The only real casualty of this endeavor seems to be the camera.  I forgot I had it in my pocket and all the dirt that got into it when I slither/fell into the holes seems to have done it in, which is why you don't get any pictures of this mess. 

I have some gutter to put up to get the water away from the posts and the barn and I still have to finish filling in the holes (there is another odd phenomena up here - you can dig a hole, which will be mostly rock, and then not have enough dirt or rock to fill the hole back in.  I have no idea where the original contents of the hole disappear to, but it happens all the time.  Come to think of it, the soil probably goes down the same black hole that contractors get swallowed into).  Otherwise, I am calling it a success (for now, we'll see how it fares over the winter). 

I also made a decision while I was chiseling hardpan at the bottom of a hole:  when one of these crazy projects finally does me in, I do not want to be buried.  I do not want all my bodily fluids sucked out and replaced with toxic chemicals so I can be crammed into a nasty little box and buried in the cold, dank ground.  A nice quick incineration would be much better thank you.  Spread my ashes on the wind and let them go where they may.

Farm Buddy gets my dog, the cat and my tractor.  Riding Buddy gets Tessa and the donkeys.  My sister gets the toy trucks and the three of you can sell everything else and split the proceeds. 


  1. I find it hilarious that after all that work you were compelled to write a will on a blog post. :) I am impressed with your work. I too want to be cremated and scattered in a forest.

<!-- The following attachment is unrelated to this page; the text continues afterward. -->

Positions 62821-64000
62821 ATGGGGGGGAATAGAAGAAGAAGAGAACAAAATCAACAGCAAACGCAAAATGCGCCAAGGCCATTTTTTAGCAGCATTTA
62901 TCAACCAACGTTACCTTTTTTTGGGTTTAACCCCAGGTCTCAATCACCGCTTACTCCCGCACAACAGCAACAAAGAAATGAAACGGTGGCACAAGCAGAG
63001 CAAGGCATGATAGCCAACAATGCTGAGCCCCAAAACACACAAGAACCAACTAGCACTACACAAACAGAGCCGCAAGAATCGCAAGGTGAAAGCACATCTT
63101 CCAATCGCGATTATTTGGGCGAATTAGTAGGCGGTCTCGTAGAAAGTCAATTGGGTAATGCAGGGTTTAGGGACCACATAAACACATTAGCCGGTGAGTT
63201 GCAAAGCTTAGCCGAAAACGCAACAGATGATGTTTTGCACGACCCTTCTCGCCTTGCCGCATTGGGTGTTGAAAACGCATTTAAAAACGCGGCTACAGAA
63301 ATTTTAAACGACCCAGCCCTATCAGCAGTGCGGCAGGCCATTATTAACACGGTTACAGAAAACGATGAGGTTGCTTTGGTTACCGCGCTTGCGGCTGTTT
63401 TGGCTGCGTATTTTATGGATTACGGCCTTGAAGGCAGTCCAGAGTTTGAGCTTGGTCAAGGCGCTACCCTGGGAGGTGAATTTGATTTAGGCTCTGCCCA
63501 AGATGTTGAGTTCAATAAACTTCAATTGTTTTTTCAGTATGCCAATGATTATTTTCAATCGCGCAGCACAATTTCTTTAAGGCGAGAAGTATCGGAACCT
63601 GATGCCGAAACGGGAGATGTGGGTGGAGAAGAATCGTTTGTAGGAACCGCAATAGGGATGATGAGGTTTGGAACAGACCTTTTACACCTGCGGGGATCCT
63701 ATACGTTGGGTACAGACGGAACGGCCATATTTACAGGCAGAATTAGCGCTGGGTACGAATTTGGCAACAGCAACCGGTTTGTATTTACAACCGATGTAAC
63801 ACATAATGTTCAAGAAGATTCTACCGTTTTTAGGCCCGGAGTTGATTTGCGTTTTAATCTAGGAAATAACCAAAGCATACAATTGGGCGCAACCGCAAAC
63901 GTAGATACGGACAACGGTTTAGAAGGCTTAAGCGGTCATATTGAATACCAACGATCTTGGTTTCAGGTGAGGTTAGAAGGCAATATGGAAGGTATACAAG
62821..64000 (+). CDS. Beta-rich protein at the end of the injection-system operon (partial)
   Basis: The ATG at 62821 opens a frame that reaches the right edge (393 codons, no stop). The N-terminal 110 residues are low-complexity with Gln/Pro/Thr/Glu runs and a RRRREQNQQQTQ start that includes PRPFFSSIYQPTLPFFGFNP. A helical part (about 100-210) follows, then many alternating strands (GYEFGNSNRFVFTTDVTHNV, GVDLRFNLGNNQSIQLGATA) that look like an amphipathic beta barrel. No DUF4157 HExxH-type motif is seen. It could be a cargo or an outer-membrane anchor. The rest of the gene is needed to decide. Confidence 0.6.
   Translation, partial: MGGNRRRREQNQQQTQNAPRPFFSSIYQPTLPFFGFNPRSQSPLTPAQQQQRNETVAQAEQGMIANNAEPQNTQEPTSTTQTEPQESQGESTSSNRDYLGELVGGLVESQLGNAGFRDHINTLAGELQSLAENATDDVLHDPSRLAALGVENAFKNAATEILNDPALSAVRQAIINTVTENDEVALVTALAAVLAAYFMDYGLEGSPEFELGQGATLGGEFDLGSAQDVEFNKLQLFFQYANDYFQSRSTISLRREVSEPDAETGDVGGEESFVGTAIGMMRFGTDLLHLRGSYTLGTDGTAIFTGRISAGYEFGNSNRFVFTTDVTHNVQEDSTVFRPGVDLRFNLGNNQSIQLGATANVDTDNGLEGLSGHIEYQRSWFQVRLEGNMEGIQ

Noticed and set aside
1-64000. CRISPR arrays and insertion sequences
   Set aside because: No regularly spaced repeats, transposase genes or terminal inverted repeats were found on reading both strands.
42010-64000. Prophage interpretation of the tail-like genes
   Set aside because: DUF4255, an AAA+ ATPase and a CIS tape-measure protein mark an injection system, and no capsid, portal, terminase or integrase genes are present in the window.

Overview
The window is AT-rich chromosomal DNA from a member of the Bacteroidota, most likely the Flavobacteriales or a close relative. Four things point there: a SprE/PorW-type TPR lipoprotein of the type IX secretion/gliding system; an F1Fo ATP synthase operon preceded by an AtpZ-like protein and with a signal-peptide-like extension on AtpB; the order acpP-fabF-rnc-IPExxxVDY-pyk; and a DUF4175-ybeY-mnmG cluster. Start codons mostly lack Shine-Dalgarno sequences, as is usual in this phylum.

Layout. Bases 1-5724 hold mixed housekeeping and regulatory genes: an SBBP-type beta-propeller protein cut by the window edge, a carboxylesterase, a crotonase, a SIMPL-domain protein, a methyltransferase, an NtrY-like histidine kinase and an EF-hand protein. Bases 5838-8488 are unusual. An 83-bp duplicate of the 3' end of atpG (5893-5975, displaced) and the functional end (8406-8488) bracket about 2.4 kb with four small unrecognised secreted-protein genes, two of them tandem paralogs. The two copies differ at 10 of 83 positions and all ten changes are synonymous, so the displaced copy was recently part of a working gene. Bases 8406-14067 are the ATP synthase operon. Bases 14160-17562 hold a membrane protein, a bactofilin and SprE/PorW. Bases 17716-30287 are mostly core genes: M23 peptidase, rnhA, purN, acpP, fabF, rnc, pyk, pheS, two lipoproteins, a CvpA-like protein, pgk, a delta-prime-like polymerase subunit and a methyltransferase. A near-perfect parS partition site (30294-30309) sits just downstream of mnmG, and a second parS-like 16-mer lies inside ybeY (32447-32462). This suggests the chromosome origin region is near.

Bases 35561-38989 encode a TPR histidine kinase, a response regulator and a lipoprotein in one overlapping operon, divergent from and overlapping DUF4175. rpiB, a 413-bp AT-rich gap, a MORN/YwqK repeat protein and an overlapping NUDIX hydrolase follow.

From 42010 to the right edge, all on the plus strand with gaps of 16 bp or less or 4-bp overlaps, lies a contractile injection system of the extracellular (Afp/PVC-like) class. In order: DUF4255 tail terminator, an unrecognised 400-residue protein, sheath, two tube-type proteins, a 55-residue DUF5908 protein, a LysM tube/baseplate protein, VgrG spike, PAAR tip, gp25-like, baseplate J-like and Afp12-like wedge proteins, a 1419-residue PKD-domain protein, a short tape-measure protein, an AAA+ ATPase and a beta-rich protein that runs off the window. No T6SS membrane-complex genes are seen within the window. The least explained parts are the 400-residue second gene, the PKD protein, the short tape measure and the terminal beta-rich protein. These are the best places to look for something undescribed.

1. Hahahaha! That was my exact reaction, too!

      Chiseling away at hardpan can do that to a person, apparently. ;)

  2. Honestly I think I'm fine not seeing photos of you chiseling at hard pan. The description is harrowing enough. The upside .is you saved a bundle of money. But how's that pulled muscle coming along? You are amazing.

    1. The muscle is doing OK. The super crazy thing is that I didn't pull the muscle doing any hard work. I sneezed and the damn thing tore itself apart.

  3. You amazing me, once again; ran out of swear words, did you? I think you should send a letter to each of those contractors telling them you did it yourself. Big chickens.

  4. You are the hardest working person I `know`. Well done! Now get some rest. You deserve it!

  5. Mr Shoes has the kind of tenacity that you do - if he says he's doing it, it's getting done. Period. Nice job!
    p.s. I have never run out of swear words.

  6. You are one tough, smart, ambitious cookie! I could not be more impressed.

  7. Amen to cremation, taking care of the animals, and liquidating nearly everything else.

  8. Seriously impressed, Kris! You could probably put every one of those contractors out of business with your skills, and especially your tenacity! I wish I had just a speck of your sheer determination.

  9. Just call me impressed! Your ingenuity is really quite amazing and that stubborn streak of yours may get you in trouble some day, lol.

  10. If we dig down, we may find sandstone as we did when putting on the addition. I hope this holds for you! Now come on out here and lets look at my drainage problem! LOL!